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What Mary learned when she visited Elizabeth

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Chiesa Nuova | Wikipedia

Fr. Luigi Maria Epicoco - published on 12/22/22

Every mission bears fruit not only in others but also in those who become instruments of mission.

Today’s readings can be found here. Read Fr. Epicoco’s brief reflections on the daily Mass readings, Monday through Saturday, here. For Sunday Mass reading commentary from Fr. Rytel-Andrianik, see here.

The second fruit of Mary’s missionary journey to her cousin Elizabeth’s house is the canticle of the Magnificat that we read in today’s Gospel passage. 

Every mission bears fruit not only in others but also in those who become instruments of mission. Bringing Jesus to others always has a spillover as well in those who proclaim him. It’s an experience that I’ve heard about directly from many people who for one reason or another decided to put themselves at the service of others. When they’ve had that experience, they’ve exclaimed, “I received more than these people I came to help!” 

Mary also experiences this gift, and the Magnificat bears witness to it. She too will be able to say that her journey to Elizabeth’s house gave her the gift of understanding many things about her own life, the life of her people, and even God’s plans.

Indeed, in today’s Gospel reading we find a sapiential reinterpretation of Mary’s personal history, the history of Israel, and the newness that God was initiating with the coming of His Son Jesus.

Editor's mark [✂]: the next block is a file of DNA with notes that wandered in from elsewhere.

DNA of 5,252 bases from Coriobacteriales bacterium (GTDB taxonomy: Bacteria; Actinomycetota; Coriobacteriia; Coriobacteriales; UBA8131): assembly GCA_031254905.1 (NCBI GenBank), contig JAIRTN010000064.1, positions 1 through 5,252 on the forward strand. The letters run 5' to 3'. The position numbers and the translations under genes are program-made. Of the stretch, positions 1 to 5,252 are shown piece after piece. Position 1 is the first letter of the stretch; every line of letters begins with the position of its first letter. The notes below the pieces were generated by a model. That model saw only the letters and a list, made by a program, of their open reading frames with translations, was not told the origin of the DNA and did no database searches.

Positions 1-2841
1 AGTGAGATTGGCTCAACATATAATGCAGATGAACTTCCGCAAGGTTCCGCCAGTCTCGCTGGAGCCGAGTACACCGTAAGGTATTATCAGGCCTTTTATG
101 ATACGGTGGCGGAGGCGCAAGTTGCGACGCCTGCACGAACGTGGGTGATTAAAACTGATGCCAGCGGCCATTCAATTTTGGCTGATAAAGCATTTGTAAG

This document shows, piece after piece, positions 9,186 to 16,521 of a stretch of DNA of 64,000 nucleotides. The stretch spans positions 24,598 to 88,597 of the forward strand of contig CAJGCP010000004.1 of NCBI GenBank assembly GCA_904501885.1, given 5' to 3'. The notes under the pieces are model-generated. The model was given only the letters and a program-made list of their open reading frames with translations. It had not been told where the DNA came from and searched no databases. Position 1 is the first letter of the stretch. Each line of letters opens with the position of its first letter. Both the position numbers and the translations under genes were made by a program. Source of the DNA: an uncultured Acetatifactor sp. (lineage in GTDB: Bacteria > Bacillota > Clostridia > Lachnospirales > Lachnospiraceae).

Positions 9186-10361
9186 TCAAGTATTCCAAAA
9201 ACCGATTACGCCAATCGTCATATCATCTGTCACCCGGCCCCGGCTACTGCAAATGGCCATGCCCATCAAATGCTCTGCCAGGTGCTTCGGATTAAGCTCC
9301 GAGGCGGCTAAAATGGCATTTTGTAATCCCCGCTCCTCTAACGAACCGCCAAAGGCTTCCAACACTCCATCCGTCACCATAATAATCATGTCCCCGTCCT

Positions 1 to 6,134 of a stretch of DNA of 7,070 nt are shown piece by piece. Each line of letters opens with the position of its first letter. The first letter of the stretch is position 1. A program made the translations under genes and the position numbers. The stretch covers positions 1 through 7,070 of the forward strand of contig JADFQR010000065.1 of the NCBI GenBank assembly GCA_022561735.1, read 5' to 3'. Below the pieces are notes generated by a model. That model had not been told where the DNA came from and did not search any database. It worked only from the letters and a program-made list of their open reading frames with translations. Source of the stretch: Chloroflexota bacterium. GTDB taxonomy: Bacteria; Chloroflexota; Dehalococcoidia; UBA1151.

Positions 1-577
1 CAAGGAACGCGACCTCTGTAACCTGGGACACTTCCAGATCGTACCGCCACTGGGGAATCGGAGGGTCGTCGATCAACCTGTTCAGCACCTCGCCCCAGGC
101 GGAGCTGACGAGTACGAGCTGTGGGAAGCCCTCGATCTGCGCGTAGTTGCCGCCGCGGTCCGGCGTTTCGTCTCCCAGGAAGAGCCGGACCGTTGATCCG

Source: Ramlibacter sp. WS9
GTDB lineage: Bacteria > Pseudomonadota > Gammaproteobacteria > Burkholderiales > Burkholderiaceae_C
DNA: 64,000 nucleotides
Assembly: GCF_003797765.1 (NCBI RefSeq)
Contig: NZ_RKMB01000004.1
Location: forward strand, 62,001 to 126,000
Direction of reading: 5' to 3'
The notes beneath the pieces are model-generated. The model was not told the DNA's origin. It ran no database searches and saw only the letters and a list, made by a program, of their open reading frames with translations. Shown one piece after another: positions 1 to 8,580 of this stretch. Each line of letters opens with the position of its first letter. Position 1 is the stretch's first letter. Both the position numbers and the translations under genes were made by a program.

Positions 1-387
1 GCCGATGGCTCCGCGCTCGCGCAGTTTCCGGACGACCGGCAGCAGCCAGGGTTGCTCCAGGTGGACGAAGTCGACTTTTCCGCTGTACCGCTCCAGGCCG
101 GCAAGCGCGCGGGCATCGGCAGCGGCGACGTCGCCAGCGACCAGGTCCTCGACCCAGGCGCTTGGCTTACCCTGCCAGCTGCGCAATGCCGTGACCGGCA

God looks at the humility of His servant, that is, the way she places her fragility totally in His hands. God listens to Israel’s suffering and sends it an unexpected messiah: a liberator without weapons and without an army who, however, will have the ability to remove from men and women their heart of stone and give them back a heart of flesh. God enters history and turns it upside down, so the proud are confounded, the rich leave empty-handed, the humble are exalted, and the discarded become the cornerstone. 

This is the newness of the Gospel, and Mary sings it for herself and for each of us.


Father Luigi Maria Epicoco is a priest of the Aquila Diocese and teaches Philosophy at the Pontifical Lateran University and at the ISSR ‘Fides et ratio,’ Aquila. He dedicates himself to preaching, especially for the formation of laity and religious, giving conferences, retreats and days of recollection. He has authored numerous books and articles. Since 2021, he has served as the Ecclesiastical Assistant in the Vatican Dicastery for Communication and columnist for the Vatican’s daily newspaper L’Osservatore Romano.

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